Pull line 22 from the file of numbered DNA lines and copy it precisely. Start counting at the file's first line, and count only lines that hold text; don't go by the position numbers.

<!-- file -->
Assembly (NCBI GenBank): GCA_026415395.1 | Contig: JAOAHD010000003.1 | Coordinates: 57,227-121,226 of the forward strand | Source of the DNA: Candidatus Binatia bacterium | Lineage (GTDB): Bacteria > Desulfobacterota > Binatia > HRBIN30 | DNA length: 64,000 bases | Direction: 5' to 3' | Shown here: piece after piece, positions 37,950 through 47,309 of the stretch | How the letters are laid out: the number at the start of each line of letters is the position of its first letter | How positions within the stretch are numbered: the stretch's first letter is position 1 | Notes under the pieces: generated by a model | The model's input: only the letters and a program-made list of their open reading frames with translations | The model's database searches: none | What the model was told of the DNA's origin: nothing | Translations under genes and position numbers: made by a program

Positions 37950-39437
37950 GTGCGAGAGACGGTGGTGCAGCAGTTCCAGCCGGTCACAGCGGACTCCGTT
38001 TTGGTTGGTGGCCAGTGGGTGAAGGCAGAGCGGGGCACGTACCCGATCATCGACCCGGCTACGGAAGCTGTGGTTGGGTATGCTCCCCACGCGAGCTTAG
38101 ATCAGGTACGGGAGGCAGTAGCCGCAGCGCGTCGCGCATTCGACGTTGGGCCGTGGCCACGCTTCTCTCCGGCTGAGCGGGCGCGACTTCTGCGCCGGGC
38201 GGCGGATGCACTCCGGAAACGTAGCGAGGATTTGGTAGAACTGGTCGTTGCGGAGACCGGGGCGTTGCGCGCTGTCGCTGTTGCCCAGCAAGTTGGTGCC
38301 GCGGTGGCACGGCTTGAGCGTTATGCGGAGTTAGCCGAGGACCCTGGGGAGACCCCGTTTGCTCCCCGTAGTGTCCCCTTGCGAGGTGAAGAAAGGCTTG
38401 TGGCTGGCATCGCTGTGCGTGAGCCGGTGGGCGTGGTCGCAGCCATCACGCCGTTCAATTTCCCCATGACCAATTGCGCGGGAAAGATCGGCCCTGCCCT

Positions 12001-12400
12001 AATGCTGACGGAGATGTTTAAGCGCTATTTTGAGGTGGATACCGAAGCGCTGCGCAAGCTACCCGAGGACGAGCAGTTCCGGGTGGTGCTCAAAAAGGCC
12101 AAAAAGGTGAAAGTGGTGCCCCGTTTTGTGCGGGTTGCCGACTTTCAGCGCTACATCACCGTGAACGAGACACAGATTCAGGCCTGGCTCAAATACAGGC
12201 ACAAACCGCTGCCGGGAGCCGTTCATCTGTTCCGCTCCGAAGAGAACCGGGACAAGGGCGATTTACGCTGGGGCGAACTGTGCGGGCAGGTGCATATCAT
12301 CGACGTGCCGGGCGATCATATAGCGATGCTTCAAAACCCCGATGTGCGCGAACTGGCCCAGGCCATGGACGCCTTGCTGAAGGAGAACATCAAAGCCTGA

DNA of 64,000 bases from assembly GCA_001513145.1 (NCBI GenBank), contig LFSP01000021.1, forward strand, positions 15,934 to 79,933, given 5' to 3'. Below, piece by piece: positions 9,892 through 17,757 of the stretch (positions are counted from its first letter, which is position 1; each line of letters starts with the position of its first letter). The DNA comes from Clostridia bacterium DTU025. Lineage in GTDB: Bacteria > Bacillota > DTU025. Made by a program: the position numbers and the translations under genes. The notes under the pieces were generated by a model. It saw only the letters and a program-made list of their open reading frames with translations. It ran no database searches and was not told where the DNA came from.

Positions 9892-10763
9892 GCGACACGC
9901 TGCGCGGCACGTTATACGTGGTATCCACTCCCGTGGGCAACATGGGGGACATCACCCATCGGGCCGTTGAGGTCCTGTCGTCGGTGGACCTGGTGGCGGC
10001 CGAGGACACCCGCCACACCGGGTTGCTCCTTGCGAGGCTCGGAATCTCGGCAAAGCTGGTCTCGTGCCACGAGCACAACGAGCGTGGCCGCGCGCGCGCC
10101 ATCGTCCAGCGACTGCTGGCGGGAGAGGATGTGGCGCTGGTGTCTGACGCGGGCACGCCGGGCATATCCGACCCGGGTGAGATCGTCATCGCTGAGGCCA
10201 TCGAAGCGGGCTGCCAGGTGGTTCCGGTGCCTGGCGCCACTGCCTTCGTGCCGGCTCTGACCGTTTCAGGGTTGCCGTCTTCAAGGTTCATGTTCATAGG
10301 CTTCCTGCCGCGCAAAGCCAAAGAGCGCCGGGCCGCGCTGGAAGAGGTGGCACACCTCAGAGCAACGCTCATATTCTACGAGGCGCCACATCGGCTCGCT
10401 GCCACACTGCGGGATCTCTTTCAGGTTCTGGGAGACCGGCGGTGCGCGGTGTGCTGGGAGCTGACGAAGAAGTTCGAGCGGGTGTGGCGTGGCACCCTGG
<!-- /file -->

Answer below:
10401 GCCACACTGCGGGATCTCTTTCAGGTTCTGGGAGACCGGCGGTGCGCGGTGTGCTGGGAGCTGACGAAGAAGTTCGAGCGGGTGTGGCGTGGCACCCTGG